What are the neurorights?

Now, understanding the scope of neurotechnology, the debate regarding ethics and rights arises. Thus, a series of neurorights to be protected were defined and are as follows:

  • to identity. It refers to the fact that technology cannot alter or distort what defines the person’s self. Protect individuality and autonomy.
  • At free will. It limits the intervention of technology in people’s right to decide freely. It seeks to avoid manipulation through intervention in brain waves. That is, it protects against hackers cerebral.
  • Mental privacy. It implies that the data obtained from the brain waves cannot be used without the consent of the person.
  • Bias protection. It puts a limit on the possible discrimination of people from the data arising from the brain waves.
  • Equitable access. If technology is to be used to enhance brain capabilities, it must be available to everyone, not just those who can pay for it.

Importance of neurorights

The focus on the protection of neurorights is of enormous importance given the accelerated development of neuroscience and neurotechnology. It is about, nothing more and nothing less, to include an ethical look, that limits and regulates the use given to advances.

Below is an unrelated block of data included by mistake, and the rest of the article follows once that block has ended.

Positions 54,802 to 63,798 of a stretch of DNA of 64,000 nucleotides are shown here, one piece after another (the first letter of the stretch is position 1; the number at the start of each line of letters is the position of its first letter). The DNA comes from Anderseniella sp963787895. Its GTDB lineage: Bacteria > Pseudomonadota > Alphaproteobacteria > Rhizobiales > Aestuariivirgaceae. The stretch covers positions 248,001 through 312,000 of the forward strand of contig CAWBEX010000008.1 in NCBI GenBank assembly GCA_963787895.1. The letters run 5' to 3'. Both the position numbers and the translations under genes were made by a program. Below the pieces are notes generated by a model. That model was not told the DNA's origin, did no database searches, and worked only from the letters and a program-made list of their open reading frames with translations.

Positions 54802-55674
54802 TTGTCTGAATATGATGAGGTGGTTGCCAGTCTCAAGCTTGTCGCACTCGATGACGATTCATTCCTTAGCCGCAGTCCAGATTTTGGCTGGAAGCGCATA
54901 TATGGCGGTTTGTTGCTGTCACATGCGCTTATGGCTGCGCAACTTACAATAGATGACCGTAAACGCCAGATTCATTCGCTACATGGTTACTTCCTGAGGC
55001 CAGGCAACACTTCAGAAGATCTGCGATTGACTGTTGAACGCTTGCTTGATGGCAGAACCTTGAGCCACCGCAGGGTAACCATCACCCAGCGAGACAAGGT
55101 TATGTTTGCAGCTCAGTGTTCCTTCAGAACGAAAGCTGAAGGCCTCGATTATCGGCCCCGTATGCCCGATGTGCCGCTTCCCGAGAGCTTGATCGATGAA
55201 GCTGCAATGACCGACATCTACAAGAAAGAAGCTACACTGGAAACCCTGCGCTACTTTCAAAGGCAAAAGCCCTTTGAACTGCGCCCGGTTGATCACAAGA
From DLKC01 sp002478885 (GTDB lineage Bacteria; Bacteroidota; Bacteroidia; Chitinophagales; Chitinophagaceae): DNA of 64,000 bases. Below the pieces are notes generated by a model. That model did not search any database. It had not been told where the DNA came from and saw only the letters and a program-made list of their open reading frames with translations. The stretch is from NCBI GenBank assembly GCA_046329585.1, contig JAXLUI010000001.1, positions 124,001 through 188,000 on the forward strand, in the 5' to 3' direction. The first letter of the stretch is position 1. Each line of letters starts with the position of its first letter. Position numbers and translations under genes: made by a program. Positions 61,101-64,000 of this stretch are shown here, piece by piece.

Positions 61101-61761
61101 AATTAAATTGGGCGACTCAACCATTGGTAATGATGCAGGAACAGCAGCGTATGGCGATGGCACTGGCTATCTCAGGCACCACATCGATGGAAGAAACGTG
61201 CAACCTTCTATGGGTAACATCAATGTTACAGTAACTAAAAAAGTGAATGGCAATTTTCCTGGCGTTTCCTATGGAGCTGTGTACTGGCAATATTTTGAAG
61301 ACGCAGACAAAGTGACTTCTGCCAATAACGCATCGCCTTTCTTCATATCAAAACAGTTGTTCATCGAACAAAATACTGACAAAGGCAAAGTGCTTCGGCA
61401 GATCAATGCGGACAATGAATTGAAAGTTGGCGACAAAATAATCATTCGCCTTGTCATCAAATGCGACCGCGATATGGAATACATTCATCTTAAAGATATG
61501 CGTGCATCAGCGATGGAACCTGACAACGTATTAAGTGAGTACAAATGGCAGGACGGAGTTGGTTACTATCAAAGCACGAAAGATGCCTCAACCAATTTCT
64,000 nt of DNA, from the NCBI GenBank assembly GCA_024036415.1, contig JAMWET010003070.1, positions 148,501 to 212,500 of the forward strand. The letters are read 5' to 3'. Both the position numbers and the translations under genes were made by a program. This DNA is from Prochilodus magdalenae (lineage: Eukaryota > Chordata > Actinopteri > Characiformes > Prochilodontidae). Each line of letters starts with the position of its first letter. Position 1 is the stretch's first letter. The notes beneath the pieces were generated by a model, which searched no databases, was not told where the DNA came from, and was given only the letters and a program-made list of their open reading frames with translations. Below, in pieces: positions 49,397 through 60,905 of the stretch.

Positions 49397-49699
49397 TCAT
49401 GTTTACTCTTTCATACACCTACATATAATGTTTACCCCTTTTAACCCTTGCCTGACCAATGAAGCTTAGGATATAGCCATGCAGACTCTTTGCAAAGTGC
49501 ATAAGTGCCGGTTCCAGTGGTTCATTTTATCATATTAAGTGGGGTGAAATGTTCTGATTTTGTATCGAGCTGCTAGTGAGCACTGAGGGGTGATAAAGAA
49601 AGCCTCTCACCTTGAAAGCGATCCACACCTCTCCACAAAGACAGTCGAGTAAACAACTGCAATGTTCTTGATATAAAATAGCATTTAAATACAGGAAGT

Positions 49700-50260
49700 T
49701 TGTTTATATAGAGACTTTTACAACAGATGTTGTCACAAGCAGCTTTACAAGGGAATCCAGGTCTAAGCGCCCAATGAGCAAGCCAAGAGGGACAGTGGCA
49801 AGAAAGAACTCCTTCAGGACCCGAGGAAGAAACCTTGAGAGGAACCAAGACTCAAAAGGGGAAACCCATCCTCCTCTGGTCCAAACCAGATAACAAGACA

In other words, given the evidence of its usefulness, it can mean an advance in the quality of life of people with functional diversity. However, in the wrong hands it is capable of program and direct the brain of others. For example, influencing our consumption habits and the purchase decision; or in supporting and voting for certain political parties.

As pointed out by López Silva et al. (2021), the implication of these technologies is enormous, since if I can access or design the map of the neuroelectric pathways, I can also reproduce it through a device. Then, if I know the map of an action, through a technological device I can give the order to carry out that action A person connected.

Hence, projecting a future (quite present) in which the confluence between the digital/virtual and the physical/real will be very diffuse, it is key to take a step forward and start regulating. Among the antecedents to take into account, the case of Chile stands out, which decides to include them in the reform processes of its Constitution.

Algorithm-driven advertising is part of the present in which the interpretation of mental functioning is already glimpsed.

Technology must go hand in hand with ethics

Perhaps, for some people it is an idea that is too revolutionary, far from reality. However, it is almost on our heels.

Just as today we use watches that indicate our pulse and heart rate, we also find devices that can access brain waves.

Hence the urgency of regulating neurorights and installing it as a issue that concerns the whole society, since what is not talked about does not exist. That advances in science do not mean a setback in terms of freedoms.